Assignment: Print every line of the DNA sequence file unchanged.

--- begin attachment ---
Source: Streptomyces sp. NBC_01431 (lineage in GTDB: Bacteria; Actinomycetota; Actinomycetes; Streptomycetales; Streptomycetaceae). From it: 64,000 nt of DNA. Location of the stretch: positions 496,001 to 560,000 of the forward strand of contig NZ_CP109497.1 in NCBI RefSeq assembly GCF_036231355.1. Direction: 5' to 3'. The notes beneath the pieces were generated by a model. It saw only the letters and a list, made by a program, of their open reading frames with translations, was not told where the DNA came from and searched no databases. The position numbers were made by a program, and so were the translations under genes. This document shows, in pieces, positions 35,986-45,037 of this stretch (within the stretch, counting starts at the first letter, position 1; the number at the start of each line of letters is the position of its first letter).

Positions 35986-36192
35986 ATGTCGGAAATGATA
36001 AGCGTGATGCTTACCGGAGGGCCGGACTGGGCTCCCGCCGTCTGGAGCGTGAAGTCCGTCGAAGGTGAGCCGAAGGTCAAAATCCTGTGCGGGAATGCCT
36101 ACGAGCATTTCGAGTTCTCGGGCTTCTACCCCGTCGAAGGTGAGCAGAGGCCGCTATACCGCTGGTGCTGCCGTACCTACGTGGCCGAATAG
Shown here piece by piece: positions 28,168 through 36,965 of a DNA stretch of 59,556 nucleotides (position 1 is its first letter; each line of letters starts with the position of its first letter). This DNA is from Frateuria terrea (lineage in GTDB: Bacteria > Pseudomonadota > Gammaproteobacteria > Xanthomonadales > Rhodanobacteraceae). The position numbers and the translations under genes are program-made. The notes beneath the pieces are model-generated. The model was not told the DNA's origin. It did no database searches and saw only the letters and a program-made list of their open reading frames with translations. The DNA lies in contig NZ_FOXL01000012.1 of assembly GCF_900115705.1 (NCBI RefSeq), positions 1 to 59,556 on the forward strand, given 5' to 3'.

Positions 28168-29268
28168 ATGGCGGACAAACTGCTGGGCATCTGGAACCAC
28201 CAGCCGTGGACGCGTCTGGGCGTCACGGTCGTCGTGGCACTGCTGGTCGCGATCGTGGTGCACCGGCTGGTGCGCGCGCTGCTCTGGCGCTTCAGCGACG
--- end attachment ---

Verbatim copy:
Source: Streptomyces sp. NBC_01431 (lineage in GTDB: Bacteria; Actinomycetota; Actinomycetes; Streptomycetales; Streptomycetaceae). From it: 64,000 nt of DNA. Location of the stretch: positions 496,001 to 560,000 of the forward strand of contig NZ_CP109497.1 in NCBI RefSeq assembly GCF_036231355.1. Direction: 5' to 3'. The notes beneath the pieces were generated by a model. It saw only the letters and a list, made by a program, of their open reading frames with translations, was not told where the DNA came from and searched no databases. The position numbers were made by a program, and so were the translations under genes. This document shows, in pieces, positions 35,986-45,037 of this stretch (within the stretch, counting starts at the first letter, position 1; the number at the start of each line of letters is the position of its first letter).

Positions 35986-36192
35986 ATGTCGGAAATGATA
36001 AGCGTGATGCTTACCGGAGGGCCGGACTGGGCTCCCGCCGTCTGGAGCGTGAAGTCCGTCGAAGGTGAGCCGAAGGTCAAAATCCTGTGCGGGAATGCCT
36101 ACGAGCATTTCGAGTTCTCGGGCTTCTACCCCGTCGAAGGTGAGCAGAGGCCGCTATACCGCTGGTGCTGCCGTACCTACGTGGCCGAATAG
Shown here piece by piece: positions 28,168 through 36,965 of a DNA stretch of 59,556 nucleotides (position 1 is its first letter; each line of letters starts with the position of its first letter). This DNA is from Frateuria terrea (lineage in GTDB: Bacteria > Pseudomonadota > Gammaproteobacteria > Xanthomonadales > Rhodanobacteraceae). The position numbers and the translations under genes are program-made. The notes beneath the pieces are model-generated. The model was not told the DNA's origin. It did no database searches and saw only the letters and a program-made list of their open reading frames with translations. The DNA lies in contig NZ_FOXL01000012.1 of assembly GCF_900115705.1 (NCBI RefSeq), positions 1 to 59,556 on the forward strand, given 5' to 3'.

Positions 28168-29268
28168 ATGGCGGACAAACTGCTGGGCATCTGGAACCAC
28201 CAGCCGTGGACGCGTCTGGGCGTCACGGTCGTCGTGGCACTGCTGGTCGCGATCGTGGTGCACCGGCTGGTGCGCGCGCTGCTCTGGCGCTTCAGCGACG